Impact of sea-level rise on atoll islands

Background

It is a widespread expectation that sea-level rise will render low-lying islands formed on coral reef platforms uninhabitable within decades due to increased flooding. Such projections are largely founded on assumptions that islands are geologically inert landforms, whereas, in reality, they have the ability to morphologically respond to changing sea levels. Specifically, overwash processes can raise the island crest level, implying that islands are dynamic and will not drown in place. Such change in perception has implications for how reef island communities can adapt to climate change. 

The project

This PhD project is part five-year project titled ‘Natural adaptation of coral reef islands to sea-level rise offering opportunities for ongoing human occupation’, involving a large research team comprising several academics, researchers, PhD students and project partners. This larger project involves large-scale laboratory experiments in the Delta Flume in the Netherlands, fieldwork in the Maldives and the Pacific, numerical modelling of atoll island morphodynamics, assessment of implications of sea-level rise for atoll communities and exploration of adaptation strategies to extend island habitability. 
This PhD will contribute to this larger project by focusing on the delivery of reef-produced carbonate sediment to the reef platform–atoll island system by investigating the associated sediment pathways and sediment transport processes using in situ measurements, sediment analysis and numerical modelling. These sediment transport processes are fundamental to atoll island dynamics and the impact of rising sea level on these islands.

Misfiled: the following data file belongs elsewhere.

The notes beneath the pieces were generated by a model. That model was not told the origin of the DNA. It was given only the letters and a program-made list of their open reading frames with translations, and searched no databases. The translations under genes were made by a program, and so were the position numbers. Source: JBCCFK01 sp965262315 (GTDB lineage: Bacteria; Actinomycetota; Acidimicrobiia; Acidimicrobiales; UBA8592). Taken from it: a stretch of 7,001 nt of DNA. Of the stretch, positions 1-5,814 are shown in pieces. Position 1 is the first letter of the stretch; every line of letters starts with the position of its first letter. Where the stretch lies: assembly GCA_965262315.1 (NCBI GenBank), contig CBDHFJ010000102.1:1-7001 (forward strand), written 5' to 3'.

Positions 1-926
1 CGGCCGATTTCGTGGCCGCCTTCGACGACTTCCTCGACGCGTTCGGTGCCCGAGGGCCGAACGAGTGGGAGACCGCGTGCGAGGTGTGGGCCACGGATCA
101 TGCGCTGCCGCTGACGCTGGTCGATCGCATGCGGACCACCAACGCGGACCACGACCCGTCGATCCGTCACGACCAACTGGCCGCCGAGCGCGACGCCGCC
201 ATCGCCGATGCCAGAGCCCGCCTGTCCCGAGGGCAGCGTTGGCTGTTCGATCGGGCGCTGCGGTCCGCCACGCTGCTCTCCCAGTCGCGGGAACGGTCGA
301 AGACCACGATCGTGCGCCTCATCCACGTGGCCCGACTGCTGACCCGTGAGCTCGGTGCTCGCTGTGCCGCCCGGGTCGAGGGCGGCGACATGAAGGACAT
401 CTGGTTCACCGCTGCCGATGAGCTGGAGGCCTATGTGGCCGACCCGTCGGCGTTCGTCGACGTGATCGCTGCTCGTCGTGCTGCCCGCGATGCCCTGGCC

The successful candidate will be part of the Coastal Processes Research Group, an internationally recognised group of researchers, specialising in field studies and numerical modelling of coastal processes. This PhD project provides the opportunity to gain a range of advanced skills as the project includes large-scale physical modelling in the world’s largest wave flume, field surveys on atoll islands in the Maldives and the Pacific, and advanced numerical modelling. By the end of the project, the PhD student should be imminently employable as a post-doctoral researcher or a high-level coastal/marine adviser in a GO, NGO or consultancy.
We are seeking a PhD candidate with a background in marine science, physical geography, geology or coastal engineering with strong numeracy, communication and interpersonal skills, as well as an affinity for the marine environment. Experience in the analysis of large marine data sets (using, e.g., Matlab or Python) is essential; numerical modelling expertise and knowledge of coastal sediment transport processes are highly desirable. 

Other collaborators

Professor Paul Kench of Singapore National University